10 Most Expensive Mistakes Ever Made In History

We’ve all made mistakes that have hurt our wallets more than anything else. Maybe we used a non-affiliated ATM in a rush and had to eat that $2.50 charge, or perhaps we bought the wrong paint color but couldn’t return an already-opened canister.

If you aren’t sitting down, you might want to do so, because these people, cities, and companies lost so much money that it might make you feel faint!

1. China’s tower block collapse: It’s not often you see entire apartment complexes tip over, but that’s exactly what happened at Shanghai’s Lotus Riverside complex. The fall, which was caused by a faulty foundation, victimized quite a few apartments valued at $264 per square foot. Naturally, investors demanded their money back.

2. 2. The lost bitcoin fortune: If you were lucky enough to invest in the online currency Bitcoin during its early years, you’d find it was a fruitful investment. That’s a fact Welsh IT worker James Howells has likely lost a lot of sleep over: his collection of 7,500 bitcoins grew to be worth $7.5 million in 2013.

The problem? He accidentally threw the money away when he discarded his hard drive.

3. Apple’s third founder: Apple founders Steve Jobs and Steve Wozniak became household names as their tech company skyrocketed to fame. They might have had to share their success with a third founder, Ron Wayne, had he not sold his equity in 1976.

Grated by Jobs, Wayne cashed out his 10 percent share of Apple for $800 early in the company’s history. If he’d held out until 2013, that same equity would have been worth $35 billion.

4. Kurt Russell destroys a guitar: There’s a scene in the 2015 Quentin Tarantino movie The Hateful Eight where Kurt Russell’s character destroys a guitar. No one told him, though, that the guitar was an authentic, priceless instrument from the 1870s that was on loan from a Pennsylvania museum. Russell’s dedication to acting ended up actually destroying the artifact.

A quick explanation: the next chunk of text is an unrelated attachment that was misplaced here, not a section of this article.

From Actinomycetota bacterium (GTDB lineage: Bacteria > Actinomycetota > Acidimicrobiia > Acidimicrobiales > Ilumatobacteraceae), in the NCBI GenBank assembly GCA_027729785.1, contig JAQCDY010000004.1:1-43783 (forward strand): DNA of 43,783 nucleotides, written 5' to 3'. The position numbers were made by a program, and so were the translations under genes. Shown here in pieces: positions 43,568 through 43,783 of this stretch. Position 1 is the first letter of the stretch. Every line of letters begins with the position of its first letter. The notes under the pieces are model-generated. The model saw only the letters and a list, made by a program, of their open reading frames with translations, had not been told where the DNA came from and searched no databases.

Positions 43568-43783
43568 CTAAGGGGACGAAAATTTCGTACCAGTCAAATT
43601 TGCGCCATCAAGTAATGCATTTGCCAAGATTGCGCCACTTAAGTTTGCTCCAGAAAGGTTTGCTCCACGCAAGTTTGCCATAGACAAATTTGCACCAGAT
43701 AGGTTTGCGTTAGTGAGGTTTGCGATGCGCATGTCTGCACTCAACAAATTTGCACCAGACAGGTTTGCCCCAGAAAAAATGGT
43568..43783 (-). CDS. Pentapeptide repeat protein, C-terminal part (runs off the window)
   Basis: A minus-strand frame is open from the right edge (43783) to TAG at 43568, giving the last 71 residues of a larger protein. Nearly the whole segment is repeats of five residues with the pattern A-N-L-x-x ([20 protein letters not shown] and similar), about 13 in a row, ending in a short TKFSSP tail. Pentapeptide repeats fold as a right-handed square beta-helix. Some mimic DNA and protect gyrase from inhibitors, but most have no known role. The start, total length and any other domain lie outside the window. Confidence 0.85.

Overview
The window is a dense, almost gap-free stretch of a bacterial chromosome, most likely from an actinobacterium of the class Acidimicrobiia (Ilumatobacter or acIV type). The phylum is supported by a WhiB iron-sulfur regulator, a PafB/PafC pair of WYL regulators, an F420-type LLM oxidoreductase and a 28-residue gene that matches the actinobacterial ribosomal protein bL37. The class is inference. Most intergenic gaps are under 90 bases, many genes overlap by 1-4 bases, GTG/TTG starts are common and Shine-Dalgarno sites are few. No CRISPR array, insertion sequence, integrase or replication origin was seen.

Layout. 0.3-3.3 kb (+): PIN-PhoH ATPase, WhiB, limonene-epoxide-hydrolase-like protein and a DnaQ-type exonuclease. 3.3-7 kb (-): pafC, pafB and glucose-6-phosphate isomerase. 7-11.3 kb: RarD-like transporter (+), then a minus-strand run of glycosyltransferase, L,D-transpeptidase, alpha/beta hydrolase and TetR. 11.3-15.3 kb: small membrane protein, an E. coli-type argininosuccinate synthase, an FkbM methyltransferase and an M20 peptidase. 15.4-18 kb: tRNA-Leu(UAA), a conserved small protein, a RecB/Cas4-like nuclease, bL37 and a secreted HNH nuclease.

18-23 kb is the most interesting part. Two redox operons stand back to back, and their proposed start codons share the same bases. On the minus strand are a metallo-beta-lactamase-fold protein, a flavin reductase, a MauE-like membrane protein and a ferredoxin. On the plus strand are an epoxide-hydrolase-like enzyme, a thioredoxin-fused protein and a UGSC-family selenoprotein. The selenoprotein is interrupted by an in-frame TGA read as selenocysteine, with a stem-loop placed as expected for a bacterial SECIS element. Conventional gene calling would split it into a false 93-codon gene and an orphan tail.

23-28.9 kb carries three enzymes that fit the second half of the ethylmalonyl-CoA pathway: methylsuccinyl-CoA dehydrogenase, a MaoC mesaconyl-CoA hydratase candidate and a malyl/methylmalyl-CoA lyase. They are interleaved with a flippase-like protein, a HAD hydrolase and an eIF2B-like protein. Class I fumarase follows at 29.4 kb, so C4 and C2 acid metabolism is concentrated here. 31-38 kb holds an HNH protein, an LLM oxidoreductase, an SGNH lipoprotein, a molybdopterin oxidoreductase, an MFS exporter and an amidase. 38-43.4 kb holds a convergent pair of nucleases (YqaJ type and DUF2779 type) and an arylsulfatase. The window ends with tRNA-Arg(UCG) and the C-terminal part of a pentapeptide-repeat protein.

5. France’s fat trains: In 2014, the French train company SNCF realized they’d made a grave calculation error. See, they had just purchased 2,000 trains for $20 billion. But the trains were too fat to fit into most stations. The company had to pay an additional $68 million to widen some stations’ platforms.

6. Japan’s stock market error: In 2005, a Japanese stockbroker set the value of J-Com’s share price to one yen for 610,000 shares. The problem was that he was supposed to have set it to 610,000 yen for one share. That error costed J-Com 27 billion yen—or about $236 million—which was the near equivalent to their previous years’ total income.

7. The too-heavy submarine: The thing about submarines is that they aren’t supposed to sink uncontrollably. In 2013, Spanish officials found they’d violated that golden rule when their new $2.3 billion submarine was 77 tons overweight thanks to a decimal error by an engineer. They couldn’t just stick the submarine on a low-carb diet to fix the issue; instead, they needed $11.9 million and an additional three years to have it sea-ready.

8. Russia sold Alaska: In what might have been one of the worst trade deals in the history of trade deals, Russia dumped the territory of Alaska on the United States for the low fee of $7.2 million. Only 50 years later, Americans discovered quite a bit of gold in the Last Frontier, and the Klondike Gold Rush started, making the U.S. territory worth more than 100 times the original purchasing price.

9. The Millennium Bridge: When calendars flipped to the year 2000, England welcomed the new millennium with a big, beautiful bridge over the River Thames. Only three hours after its opening, however, the bridge needed to be shut down.

Apparently, engineers didn’t realize that the bridge’s heavy foot traffic would cause it to sway back and forth. The issue required an additional $6.6 million—on top of the $24.1 million already spent—to fix the issue.

10. The Mars climate orbiter: It wasn’t a mechanical failure that cost NASA $327.6 million after the Mars Orbiter went down in a fiery blaze; it was human error. The teams tasked with navigating the orbiter used two different measurement systems while calculating trajectories—one team used metric, while the other used imperial. Whoops.